By Andy Smith

It’s a good bet that few people have ever used the words “boot camp” and “soft skills” in the same sentence. But unlike a military version, the Real Estate Boot Camp at Penn State Smeal is designed to lift participants up rather than break them down.

“Preparing students to enter the real estate field involves much more than classroom and textbook learning,” says Brent Ambrose, the Jason and Julie Borrelli Faculty Chair in Real Estate and director of Smeal’s Institute for Real Estate Studies. “You also need to be up to date with what’s happening in the field and you need to possess the confidence and personal skills to ensure your success.”

Launched in 2015, the Real Estate Boot Camp was born out of a conversation Ambrose had with Peter Cocoziello, a 1973 Penn State Smeal graduate who is founder, president, and CEO of Advance Realty in New Jersey. Cocoziello is also co-founder of Smeal’s Real Estate Advisory Board and a member of the Board of Visitors.

“Peter and I discussed the need for students to have exposure to different career paths in real estate as well as the skills necessary to be successful in the industry,” Ambrose says. “We created the boot camp to provide those opportunities.”

The Real Estate Boot Camp was designed as an extracurricular collection of experiences rather than an intensive “camp” with a set time period. Various activities are held throughout the fall and spring semesters, including on-campus lectures by visiting professionals, trips to visit job sites, and networking with developers and others in the field. Also included are activities meant to improve students’ softer skills, such as mock interviews and resume development.

The program was originally open to all Smeal real estate majors but has since expanded to include non-majors and even non-Smeal students from other Penn State colleges and campuses. It had a modest beginning — only about 10 students applied. Today, the number of participants has swelled to nearly 250.

“Penn State has all the disciplines to succeed in real estate, from finance and marketing to planning and engineering,” Cocoziello says. “But sometimes the students need help with the softer side of things — public speaking, interview skills, understanding body language, networking.”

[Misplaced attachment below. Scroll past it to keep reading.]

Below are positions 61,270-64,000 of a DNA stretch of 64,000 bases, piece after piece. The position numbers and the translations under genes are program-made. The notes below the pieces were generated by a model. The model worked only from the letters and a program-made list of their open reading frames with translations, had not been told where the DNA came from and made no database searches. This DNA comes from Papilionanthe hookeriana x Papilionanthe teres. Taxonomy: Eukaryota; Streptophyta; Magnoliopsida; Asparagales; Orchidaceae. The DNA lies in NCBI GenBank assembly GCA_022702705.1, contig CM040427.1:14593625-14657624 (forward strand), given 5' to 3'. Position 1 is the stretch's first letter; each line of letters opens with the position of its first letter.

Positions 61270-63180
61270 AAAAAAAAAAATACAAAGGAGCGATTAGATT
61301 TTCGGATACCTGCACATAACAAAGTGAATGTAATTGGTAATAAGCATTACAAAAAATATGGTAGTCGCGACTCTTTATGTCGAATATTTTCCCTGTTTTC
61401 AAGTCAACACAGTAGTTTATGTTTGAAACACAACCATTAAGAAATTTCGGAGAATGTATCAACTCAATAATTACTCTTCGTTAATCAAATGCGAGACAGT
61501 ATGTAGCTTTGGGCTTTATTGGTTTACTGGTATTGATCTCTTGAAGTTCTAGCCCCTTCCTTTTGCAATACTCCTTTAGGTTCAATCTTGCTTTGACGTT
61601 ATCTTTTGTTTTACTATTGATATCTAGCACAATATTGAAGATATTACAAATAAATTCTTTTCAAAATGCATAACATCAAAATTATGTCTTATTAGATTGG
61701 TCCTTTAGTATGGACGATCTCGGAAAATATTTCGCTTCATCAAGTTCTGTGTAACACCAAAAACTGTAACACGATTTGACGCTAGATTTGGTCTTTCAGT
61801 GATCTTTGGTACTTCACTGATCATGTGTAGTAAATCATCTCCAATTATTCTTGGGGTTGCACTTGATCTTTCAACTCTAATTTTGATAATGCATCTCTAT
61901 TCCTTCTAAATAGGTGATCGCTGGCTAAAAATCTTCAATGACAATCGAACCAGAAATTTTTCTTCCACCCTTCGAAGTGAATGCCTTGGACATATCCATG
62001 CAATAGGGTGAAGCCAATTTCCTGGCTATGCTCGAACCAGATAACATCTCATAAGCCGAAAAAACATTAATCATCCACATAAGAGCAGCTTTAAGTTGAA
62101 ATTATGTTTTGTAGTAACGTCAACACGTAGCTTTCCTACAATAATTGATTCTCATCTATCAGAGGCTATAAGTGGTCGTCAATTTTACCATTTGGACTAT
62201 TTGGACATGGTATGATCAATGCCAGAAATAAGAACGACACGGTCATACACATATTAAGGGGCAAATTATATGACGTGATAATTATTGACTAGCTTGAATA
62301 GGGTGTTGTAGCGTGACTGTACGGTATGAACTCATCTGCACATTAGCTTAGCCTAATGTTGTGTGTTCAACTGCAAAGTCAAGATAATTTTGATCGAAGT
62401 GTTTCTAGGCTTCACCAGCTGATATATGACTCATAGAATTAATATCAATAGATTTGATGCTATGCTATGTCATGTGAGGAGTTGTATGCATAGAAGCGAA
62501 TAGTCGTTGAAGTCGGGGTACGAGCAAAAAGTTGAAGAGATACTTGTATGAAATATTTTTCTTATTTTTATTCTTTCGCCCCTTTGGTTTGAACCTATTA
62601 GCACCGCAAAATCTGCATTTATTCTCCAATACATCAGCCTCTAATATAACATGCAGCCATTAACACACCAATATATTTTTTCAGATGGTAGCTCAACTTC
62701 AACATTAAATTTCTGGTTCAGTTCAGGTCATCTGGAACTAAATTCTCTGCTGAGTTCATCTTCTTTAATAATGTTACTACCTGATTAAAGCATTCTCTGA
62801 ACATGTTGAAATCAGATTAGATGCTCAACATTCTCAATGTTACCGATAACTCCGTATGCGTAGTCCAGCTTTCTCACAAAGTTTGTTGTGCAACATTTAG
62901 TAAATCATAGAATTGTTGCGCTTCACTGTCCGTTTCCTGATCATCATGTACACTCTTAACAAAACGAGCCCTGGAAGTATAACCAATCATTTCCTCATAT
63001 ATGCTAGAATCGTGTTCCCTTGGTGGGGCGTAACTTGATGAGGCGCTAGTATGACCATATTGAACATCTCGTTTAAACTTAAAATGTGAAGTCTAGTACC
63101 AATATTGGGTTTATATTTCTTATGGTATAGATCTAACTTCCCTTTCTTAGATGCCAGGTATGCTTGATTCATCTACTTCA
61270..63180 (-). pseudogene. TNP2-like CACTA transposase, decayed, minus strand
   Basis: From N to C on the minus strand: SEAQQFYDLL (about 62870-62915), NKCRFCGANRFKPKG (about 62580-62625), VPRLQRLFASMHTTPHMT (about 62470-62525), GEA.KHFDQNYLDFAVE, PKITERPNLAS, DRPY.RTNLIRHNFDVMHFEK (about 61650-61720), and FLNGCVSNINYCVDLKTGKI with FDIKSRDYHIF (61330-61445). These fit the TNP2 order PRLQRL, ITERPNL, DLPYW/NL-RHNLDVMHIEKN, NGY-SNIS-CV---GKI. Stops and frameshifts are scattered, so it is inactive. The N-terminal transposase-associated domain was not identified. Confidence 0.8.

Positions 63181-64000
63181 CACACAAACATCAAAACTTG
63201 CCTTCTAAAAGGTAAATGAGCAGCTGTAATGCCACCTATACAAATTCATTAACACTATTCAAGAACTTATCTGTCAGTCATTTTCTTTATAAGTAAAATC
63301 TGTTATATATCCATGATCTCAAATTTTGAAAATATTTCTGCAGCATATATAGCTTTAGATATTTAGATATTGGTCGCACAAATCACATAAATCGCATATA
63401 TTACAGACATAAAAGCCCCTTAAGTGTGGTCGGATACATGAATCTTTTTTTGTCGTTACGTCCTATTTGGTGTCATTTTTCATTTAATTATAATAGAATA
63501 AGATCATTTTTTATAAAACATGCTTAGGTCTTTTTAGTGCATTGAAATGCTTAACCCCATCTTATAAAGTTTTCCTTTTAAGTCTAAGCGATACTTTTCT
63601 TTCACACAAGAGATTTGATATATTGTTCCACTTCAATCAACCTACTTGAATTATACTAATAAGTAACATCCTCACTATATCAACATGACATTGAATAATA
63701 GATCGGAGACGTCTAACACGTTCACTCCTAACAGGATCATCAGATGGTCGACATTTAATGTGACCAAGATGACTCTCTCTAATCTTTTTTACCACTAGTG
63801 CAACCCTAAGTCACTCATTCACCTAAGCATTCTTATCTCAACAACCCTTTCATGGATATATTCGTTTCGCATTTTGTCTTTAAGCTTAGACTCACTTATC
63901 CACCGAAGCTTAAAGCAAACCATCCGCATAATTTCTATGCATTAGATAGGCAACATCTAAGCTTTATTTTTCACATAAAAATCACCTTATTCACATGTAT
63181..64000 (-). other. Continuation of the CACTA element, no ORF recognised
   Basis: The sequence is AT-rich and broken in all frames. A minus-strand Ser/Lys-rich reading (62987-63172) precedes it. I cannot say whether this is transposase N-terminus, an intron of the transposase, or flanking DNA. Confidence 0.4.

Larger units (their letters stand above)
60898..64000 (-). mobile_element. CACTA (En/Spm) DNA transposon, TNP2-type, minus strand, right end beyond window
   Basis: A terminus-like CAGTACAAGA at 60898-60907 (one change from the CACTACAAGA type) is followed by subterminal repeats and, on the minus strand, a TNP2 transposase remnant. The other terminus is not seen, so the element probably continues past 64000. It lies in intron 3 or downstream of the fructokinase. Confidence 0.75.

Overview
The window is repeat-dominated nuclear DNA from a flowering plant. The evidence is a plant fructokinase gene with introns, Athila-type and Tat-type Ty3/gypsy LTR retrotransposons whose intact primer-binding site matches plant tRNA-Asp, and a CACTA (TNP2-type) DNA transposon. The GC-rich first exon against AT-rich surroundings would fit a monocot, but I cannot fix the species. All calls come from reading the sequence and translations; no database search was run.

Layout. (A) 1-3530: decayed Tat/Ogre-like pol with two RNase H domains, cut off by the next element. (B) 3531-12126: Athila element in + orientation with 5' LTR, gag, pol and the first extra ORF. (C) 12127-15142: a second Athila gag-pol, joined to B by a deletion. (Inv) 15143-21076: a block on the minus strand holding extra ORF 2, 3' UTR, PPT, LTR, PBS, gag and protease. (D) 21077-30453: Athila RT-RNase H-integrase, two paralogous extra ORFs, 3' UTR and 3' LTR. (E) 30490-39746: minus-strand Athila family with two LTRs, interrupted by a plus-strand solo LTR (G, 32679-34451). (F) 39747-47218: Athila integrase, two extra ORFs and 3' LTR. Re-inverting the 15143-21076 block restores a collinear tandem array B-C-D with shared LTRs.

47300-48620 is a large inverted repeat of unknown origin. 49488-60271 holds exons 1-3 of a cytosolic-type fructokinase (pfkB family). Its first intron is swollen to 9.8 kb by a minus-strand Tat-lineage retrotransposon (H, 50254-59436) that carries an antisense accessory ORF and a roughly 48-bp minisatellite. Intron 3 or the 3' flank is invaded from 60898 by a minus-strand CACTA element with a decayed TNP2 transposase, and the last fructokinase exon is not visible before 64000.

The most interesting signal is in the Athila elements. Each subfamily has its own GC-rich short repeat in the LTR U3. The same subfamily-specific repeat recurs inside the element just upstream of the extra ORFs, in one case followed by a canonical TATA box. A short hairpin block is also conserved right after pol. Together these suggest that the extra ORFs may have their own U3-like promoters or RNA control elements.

“You can be a brilliant student, but you’re not going anywhere if you don’t have self-confidence or you can’t express yourself,” he continues. “I’ve had Smeal interns who have gone through Boot Camp and I’ve seen the difference. They’re much more confident, they know the questions to ask, and they present well. I think the program has been a huge success.”

One of the most popular and valuable Boot Camp offerings is a week-long ARGUS training course. ARGUS is the leading analytic tool in the real estate industry. Being ARGUS certified is a huge differentiator for students who are seeking internships and jobs.

“We pay for the ARGUS instructor, and at the end of the course, the students can take the certification exam,” Ambrose says. “The students pay for the exam, but we refund the cost if they pass.”

Another “carrot” to entice students to join the Boot Camp: all-expense-paid trips to cities like New York and Philadelphia to visit job sites and meet Penn State alumni who are working in the field. Boot Camp students are also included in the “resume book,” a collection of prescreened students given to companies seeking interns or new employees.

The Boot Camp wouldn’t be possible without the support of the Institute for Real Estate Studies’ board members, particularly Carl Berquist, a 1974 Penn State Smeal graduate who made a sizable donation to launch the program six years ago.

“I’m a firm believer that part of a student’s education should be what they experience, not just what they get in the classroom…that makes for a true well-rounded education,” says Berquist, the retired executive vice president and chief financial officer for Marriott International.

“The Real Estate Boot Camp provides students with the opportunity to get a taste for what the real estate industry is all about,” he continues. “Students hear about this program and think to themselves, ‘How can I not participate in this?’ And they don’t have to pay extra for it either. I graduated in 1974 and I would have loved to have had this experience back then.”

Berquist likes to joke that he did the easy part: “I gave money.” He and others credit Institute staff and faculty members like Lisa Ford, Brent Ambrose and Mallory Meehan for building the program into the powerhouse it is today.

“Boot Camp is about giving students opportunities,” Berquist says simply. “Smeal has a team that goes above and beyond to help these students in ways they won’t even realize until they look back years from now and say, ‘Wow, what an opportunity that was.’”

Boot Camp Success Stories